Former Prime Minister Ibrahim Boubacar Keita won Mali's presidency after his opponent conceded defeat in an election aimed at restoring stability to a country wracked by a rebellion, a coup and an Islamic insurgency.
Soumaila Cissé's concession averts a protracted election fight, allowing Mali to move ahead with establishing a democratically elected government, one of the international community's caveats for unlocking some $4 billion in promised aid.
Keita, who is known by his initials "IBK," had been expected to win the runoff easily, having pulled nearly 40 per cent of the vote in the first round. Most of the other candidates from the first round had given their endorsements to Keita, who has had a long career in Malian government.
Cissé paid a visit to Keita's home late Monday along with his wife and family. In an exchange broadcast on the private Malian television station Africable, Cissé told Keita he had come "to congratulate you and wish you all the success you deserve; a success for our country so that you can have the strength to take up the enormous challenges that await you."
"That is a symbol of the new Mali," Keita later told Africable, adding: "I am full of emotion."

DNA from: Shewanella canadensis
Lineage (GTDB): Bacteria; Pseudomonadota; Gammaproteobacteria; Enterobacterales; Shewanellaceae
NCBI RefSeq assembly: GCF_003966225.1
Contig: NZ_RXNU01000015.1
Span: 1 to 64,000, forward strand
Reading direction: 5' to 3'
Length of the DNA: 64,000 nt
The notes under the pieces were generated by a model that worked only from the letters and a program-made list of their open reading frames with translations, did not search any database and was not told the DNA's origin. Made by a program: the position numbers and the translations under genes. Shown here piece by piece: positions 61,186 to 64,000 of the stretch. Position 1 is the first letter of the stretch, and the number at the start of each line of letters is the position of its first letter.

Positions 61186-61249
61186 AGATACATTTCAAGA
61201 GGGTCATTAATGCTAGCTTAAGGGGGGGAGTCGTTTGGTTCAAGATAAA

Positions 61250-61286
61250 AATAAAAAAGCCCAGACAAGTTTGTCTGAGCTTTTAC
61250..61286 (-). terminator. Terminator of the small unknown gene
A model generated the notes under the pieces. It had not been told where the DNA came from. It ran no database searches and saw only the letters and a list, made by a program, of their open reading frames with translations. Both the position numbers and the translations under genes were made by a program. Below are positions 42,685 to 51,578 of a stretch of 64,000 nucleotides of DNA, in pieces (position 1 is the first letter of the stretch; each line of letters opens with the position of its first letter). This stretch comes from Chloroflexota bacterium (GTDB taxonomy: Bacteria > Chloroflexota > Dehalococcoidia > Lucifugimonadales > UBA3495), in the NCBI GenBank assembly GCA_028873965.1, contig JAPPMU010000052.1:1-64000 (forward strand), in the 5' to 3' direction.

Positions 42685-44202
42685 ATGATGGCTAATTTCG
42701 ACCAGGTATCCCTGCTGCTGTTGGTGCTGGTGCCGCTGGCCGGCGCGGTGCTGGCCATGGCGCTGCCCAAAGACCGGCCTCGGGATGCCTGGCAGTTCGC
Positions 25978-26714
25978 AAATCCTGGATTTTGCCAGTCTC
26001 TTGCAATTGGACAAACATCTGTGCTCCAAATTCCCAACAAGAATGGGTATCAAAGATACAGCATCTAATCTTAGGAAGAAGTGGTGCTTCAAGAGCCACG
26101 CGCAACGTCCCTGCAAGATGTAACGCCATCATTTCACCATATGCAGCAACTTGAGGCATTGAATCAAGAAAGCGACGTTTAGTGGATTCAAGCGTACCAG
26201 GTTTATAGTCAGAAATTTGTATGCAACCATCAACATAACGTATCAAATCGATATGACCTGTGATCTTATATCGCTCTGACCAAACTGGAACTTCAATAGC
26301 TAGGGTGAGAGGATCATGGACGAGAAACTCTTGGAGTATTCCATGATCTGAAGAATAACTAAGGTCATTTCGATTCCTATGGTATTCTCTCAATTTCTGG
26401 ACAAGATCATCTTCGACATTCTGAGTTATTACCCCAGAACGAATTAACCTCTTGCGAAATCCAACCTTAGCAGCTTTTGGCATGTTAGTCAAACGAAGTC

Voters see Cissé's concession as a sign of unity between Mali politicians
The election was critical to unlocking $4 billion in aid A democratically elected government is one of the conditions set by the international community, and a transitional government has been in place since not long after a coup in March 2012.
Rebellion in the north
In the north, secular Tuareg separatist rebels still pose a threat to regional stability. Talks with the rebels from the National Movement for the Liberation of the Azawad are due to begin within 60 days of the formation of Keita's government and many Malians remain wary of negotiating with the group whose rebellion sparked more than a year of chaos in what was once one of West Africa's most stable democracies.
In the aftermath of the government's overthrow in 2012, separatist Tuareg rebels and later al-Qaeda-linked militants seized control of northern Mali's towns. The radical jihadists imposed a harsh interpretation of Islamic law.
The Malian military has been able to regain control over the northern towns of Gao and Timbuktu though its presence remains highly controversial in Kidal.
Nearly 200,000 Malians remain in refugee camps in neighbouring Niger, Mauritania and Burkina Faso, and an untold number of others are still living in the southern capital of Bamako instead of returning home to the north.